20 Events of Operation Magic Carpet at the End of World War II

20 Events of Operation Magic Carpet at the End of World War II

Larry Holzwarth - February 24, 2019

It was one of the largest operations undertaken by the US military in all of the Second World War, and remains one of the least known. Operation Magic Carpet was the effort to return American soldiers, sailors, airmen, and marines to their homes in the United States. It involved all of the branches of the armed services, and at its peak, nearly four hundred ships were involved, carrying the men and women who served in the various theaters of operations home. In many instances, spouses who met and married while overseas were brought to the United States as well. The operation began in June, 1945 and was declared complete eleven months later in September 1946.

20 Events of Operation Magic Carpet at the End of World War II
The hangar deck of USS Wasp (CV 18) during an early voyage supporting Magic Carpet in 1945. US Navy

The ships involved were not limited to troop transports and the converted ocean liners which had delivered the troops to their assignments overseas. Aircraft carriers, their military missions complete, were rushed to shipyards and converted to carry the maximum number of troops possible. Battleships and heavy cruisers, scheduled for decommissioning, returned home carrying men packed in their holds and on their decks. Wounded were brought to military and VA hospitals on the Navy’s hospital ships, and the assault transports which had delivered so many men to beaches around the world carried many of them home.

Here is the story of Operation Magic Carpet, undoubtedly the happiest military exercise of the Second World War.

20 Events of Operation Magic Carpet at the End of World War II
George C. Marshall initiated planning for the repatriation of American service personnel before overseas deployments reached their peak. National Archives

1. Planning for the repatriation of Americans began in 1943

In the summer of 1943 General George C. Marshall ordered the establishment of planning committees to address the problem of getting American troops home at the end of the war. After reviewing the work of the planning committees the War Shipping Administration (WSA) was assigned to oversee the operation. One of the critical phases of planning was the establishment of a means of prioritizing the men to be returned, in other words, who would get to go home first, and on what basis. The Advance Service Rating Score (ASRS) was created to establish priorities, under the auspices of the War Department.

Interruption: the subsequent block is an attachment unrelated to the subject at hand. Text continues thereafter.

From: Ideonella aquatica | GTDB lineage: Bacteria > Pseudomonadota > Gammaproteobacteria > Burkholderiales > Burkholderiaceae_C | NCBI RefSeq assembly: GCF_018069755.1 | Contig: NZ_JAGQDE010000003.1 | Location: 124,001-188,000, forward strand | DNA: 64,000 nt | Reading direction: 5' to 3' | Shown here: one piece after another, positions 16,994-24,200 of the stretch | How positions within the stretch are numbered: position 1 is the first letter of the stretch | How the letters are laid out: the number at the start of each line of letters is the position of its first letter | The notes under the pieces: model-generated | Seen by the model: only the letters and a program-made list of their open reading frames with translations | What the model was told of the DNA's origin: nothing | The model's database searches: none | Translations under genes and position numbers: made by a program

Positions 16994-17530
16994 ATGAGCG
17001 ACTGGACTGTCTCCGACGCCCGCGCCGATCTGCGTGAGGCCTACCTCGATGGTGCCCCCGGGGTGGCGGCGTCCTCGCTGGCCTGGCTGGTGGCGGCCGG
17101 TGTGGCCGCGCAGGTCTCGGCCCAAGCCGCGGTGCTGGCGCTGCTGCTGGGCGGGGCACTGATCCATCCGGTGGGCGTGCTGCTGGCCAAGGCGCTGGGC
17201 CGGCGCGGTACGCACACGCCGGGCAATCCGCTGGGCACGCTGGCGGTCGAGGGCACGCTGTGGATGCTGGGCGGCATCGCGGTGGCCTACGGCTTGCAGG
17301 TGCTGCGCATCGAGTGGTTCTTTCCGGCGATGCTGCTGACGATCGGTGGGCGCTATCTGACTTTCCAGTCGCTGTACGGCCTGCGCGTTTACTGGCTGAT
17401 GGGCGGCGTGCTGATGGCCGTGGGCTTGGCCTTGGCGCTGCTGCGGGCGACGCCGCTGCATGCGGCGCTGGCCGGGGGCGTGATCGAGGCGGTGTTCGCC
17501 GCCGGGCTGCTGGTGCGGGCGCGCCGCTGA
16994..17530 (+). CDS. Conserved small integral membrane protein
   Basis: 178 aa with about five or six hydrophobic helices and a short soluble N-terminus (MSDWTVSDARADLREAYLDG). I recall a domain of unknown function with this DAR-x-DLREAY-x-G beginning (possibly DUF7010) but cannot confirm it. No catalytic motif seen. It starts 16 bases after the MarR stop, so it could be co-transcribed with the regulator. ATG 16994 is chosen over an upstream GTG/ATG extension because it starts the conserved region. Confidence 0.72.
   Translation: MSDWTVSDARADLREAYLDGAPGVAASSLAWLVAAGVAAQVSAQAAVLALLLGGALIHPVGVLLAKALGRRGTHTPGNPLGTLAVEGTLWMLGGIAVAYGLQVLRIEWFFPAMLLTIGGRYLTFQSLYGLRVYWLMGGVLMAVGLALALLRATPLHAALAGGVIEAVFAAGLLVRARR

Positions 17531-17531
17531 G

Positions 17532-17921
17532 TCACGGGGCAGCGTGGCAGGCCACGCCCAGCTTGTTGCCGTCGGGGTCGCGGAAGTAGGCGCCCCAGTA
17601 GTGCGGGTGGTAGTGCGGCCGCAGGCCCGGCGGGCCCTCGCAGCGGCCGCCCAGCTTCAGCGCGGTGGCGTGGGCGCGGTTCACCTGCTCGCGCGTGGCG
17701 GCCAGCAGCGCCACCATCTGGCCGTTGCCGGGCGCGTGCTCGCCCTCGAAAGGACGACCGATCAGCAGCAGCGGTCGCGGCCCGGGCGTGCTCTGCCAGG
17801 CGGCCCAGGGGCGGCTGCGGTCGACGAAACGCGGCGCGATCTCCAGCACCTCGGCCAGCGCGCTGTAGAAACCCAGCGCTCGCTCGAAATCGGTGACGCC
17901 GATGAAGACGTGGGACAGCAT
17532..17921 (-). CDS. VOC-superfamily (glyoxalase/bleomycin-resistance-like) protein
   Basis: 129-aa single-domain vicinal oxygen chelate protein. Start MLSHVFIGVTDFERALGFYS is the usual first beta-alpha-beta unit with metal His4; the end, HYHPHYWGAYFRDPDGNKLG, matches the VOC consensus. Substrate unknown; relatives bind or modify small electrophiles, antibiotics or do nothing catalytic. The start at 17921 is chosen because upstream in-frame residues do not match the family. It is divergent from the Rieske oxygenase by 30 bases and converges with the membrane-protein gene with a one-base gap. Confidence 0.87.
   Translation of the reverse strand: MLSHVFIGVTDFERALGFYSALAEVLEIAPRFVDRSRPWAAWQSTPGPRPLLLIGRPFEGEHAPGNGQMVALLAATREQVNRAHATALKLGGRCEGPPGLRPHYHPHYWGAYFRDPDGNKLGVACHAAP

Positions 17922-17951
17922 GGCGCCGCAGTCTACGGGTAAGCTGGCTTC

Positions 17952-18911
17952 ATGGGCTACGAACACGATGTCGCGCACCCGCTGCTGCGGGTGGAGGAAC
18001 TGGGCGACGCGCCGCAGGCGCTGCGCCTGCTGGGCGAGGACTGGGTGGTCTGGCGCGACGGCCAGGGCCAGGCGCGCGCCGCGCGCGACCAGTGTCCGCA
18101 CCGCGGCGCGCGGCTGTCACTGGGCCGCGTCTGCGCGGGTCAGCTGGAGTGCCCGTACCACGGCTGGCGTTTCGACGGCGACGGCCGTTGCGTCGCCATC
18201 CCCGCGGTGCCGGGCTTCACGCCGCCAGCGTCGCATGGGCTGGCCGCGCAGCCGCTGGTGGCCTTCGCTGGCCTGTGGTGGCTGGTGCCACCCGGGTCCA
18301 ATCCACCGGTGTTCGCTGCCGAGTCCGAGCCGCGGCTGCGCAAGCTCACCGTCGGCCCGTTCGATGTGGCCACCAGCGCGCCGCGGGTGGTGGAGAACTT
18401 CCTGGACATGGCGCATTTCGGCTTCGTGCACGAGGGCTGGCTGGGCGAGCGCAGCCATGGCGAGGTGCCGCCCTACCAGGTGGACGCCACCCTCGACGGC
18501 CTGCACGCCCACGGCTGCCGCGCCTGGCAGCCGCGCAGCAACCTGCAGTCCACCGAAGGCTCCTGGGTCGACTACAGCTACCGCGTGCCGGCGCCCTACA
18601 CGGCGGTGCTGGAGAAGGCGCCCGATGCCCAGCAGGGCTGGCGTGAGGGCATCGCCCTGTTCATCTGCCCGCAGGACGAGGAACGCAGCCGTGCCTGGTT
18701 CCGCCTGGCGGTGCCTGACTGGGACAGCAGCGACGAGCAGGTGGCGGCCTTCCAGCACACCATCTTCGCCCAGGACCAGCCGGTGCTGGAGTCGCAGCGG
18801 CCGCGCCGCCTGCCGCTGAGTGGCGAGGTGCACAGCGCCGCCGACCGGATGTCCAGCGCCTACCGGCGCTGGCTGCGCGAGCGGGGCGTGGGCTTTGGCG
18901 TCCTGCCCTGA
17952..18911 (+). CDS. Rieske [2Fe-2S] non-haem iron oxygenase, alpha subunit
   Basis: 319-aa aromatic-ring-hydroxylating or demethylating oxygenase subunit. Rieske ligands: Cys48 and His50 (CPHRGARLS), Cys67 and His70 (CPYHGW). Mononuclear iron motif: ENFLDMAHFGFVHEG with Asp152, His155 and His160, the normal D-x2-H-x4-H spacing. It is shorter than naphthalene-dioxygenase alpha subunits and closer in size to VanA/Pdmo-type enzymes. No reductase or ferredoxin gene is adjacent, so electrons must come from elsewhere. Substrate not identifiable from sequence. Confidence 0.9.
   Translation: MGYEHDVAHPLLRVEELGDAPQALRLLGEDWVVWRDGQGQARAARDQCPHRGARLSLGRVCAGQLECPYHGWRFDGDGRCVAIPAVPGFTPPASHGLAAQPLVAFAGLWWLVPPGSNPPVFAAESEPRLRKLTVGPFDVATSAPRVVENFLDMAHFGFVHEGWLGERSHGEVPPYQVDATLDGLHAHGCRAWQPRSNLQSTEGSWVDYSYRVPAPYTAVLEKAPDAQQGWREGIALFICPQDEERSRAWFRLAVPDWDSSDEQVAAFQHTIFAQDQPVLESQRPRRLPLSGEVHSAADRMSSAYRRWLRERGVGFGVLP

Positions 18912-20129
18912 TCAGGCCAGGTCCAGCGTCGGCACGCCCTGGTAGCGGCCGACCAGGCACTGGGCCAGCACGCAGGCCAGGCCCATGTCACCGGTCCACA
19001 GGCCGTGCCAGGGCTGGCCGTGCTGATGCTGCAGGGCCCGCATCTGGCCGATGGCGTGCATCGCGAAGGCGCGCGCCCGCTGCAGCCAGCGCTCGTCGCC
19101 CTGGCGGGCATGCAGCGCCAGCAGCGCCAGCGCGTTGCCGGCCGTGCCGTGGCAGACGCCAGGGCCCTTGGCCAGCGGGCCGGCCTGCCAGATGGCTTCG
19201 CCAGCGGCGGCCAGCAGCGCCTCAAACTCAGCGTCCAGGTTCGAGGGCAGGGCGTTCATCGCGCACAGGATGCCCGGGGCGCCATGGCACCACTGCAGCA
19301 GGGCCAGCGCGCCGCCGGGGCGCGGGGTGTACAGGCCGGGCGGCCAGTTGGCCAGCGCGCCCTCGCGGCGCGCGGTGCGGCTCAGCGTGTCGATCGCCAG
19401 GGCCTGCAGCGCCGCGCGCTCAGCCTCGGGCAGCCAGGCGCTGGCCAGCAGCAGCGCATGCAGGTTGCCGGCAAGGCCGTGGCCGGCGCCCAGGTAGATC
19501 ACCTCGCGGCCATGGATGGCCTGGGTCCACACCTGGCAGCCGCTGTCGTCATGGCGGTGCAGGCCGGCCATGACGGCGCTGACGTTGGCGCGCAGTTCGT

As it was initially issued in September 1944, and revised in both February and March of 1945, the ASRS prepared by the Army would have removed far too many of the experienced officers and non-commissioned officers too quickly to maintain efficiency and discipline among the deployed troops. Repatriation from Europe began in the summer of 1945 while it was still unknown how many troops would be needed for the occupation of Europe and the impending invasion of Japan. By the end of the summer of 1945, the War Department issued changes to address the issues arising from the inadequacies of the ASRS, and the howls of outrage being heard from the troops in Europe and their families at home.

20 Events of Operation Magic Carpet at the End of World War II
Some of the troops returning from Europe were carried by the ocean liners Queen Mary and Queen Elizabeth, borrowed from the British. US Navy

2. The beginning of Magic Carpet affected only the Army and the Army Air Forces

When Operation Magic Carpet began the war in the Pacific was still raging. The US Navy and Marines were unable to reduce the size of their forces and in fact, large contingents from the Army and the Air Forces which it controlled were slated to be transferred to the Pacific in order to allow the final phases of the war to be prosecuted with increased strength. There was also the need to provide garrison troops to occupy Germany and portions of Italy. In spite of these obstacles, a groundswell of public opinion demanded the return of a sizable portion of the troops which had served in Europe, fed in part by enthusiastic media reports of the recurring victories of American forces against the Japanese. For many Americans at home, the war was won.